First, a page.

IR #2001-01
Tuesday, January 9, 2001

Dean Fryer
(415) 703-5050

Workplace Injuries at Record Low in California

SAN FRANCISCO -- Job-related nonfatal injury/illness rates in 1999 continued to decrease, reaching a record low of 6.3 workers injured out of every 100, reports the California Department of Industrial Relations' Division of Labor Statistics and Research. This is the lowest rate since collection of workplace injury and illness statistics began in 1971.

The injury/illness rate decreased from 6.7 per 100 workers in 1998 to 6.3 in 1999, while employment increased 3 percent.

The greatest declines in job-related injuries were in agriculture and construction: injuries and illnesses declined by one per 100 agriculture employees and 0.7 per 100 construction employees. This decrease is due in large part to the Cal/OSHA inspection programs targeting agriculture and construction. The programs are designed to decrease the number of injuries suffered by employees working for general building contractors and for farms producing crops.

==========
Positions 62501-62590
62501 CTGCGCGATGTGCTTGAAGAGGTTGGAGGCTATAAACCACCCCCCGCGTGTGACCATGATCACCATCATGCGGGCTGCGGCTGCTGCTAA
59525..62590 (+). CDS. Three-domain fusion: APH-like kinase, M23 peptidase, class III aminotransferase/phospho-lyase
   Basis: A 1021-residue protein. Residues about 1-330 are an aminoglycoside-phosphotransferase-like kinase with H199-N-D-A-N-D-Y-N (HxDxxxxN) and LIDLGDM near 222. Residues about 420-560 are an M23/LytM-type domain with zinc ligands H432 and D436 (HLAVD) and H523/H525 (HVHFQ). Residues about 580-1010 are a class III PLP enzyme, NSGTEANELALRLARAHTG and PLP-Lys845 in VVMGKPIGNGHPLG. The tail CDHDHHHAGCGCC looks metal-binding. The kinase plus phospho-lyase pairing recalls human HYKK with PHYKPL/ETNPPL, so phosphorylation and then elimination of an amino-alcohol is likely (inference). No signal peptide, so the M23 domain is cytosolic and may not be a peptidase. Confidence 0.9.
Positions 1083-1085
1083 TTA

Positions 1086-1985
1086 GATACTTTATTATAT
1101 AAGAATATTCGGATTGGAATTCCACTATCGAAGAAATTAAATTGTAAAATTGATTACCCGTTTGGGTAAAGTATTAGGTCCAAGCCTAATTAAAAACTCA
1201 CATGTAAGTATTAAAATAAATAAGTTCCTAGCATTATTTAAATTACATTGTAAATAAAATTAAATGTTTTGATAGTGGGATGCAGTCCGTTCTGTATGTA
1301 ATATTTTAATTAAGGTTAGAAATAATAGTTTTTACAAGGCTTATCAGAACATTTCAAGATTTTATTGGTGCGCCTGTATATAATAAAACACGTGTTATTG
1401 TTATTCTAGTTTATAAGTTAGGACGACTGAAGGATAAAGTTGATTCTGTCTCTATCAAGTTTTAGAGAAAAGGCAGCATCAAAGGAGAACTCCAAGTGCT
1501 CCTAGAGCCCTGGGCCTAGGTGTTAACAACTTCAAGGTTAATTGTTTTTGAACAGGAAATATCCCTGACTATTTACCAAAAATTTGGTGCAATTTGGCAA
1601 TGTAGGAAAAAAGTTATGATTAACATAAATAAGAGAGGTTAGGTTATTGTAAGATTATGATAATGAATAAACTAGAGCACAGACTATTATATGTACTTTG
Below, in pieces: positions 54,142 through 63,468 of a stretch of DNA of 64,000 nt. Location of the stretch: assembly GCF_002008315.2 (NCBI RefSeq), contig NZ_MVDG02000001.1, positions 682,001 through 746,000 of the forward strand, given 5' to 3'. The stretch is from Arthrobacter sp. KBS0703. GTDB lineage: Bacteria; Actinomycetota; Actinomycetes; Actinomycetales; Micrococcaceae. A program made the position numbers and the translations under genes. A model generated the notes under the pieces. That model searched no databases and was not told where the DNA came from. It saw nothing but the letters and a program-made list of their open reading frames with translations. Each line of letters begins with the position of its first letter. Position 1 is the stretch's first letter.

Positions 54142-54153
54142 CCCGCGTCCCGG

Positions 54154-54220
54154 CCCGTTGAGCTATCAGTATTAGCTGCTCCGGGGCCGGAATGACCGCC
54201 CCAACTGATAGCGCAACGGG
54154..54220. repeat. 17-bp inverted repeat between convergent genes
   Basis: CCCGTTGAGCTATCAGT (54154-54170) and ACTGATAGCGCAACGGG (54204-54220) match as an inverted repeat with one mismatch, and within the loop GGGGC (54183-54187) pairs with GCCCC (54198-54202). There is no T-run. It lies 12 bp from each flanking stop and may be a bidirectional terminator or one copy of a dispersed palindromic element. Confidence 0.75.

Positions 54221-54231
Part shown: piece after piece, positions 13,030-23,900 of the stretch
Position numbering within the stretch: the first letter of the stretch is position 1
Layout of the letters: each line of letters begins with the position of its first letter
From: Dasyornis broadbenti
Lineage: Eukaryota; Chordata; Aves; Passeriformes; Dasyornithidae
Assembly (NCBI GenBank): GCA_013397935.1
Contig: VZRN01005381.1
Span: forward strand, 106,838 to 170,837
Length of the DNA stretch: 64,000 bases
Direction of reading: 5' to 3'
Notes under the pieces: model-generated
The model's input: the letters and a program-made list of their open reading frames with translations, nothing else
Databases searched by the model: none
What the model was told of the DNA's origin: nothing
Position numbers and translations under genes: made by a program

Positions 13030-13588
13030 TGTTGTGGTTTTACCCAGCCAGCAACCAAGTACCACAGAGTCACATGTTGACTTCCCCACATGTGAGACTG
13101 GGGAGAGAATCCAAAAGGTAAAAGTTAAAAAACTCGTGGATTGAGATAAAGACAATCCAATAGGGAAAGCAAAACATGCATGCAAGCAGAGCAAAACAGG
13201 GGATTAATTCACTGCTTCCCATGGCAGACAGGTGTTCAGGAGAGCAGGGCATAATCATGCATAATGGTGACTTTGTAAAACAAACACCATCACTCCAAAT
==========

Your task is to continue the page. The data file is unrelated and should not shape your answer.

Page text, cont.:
"Targeting employers in the highest-hazard industries such as construction and agriculture has proved that employers with workplaces containing the highest proportions of fatalities, injuries, illness and workers' compensation losses often benefit the most from Cal/OSHA's assistance," said Stephen J. Smith, director of the Department of Industrial Relations.

The Cal/OSHA Consultation Service also has assisted employers in providing a safe work environment. The consultation service works cooperatively with industry and labor to improve safety and health conditions in workplaces by offering on-site assistance, participation in safety seminars and incentives for employers who improve safety and health at their worksites.

Of the eight major industries only one - finance, insurance and real estate - recorded an increase in injuries and illnesses, up from 2.7 per 100 workers to 3.1. However, the number of lost workdays due to injuries and illnesses declined from 3.3 to 3.1 days per incidence.

Of the nonfatal occupational illnesses reported, 56 percent were disorders associated with repeated trauma, which is a workplace ergonomics issue.

The workplace injury/illness rate is a statistic that counts nonfatal accidents and exposures caused on the job. For copies of statistical tables for the 1999 nonfatal occupational injuries and illnesses in California, visit the department's Web site at

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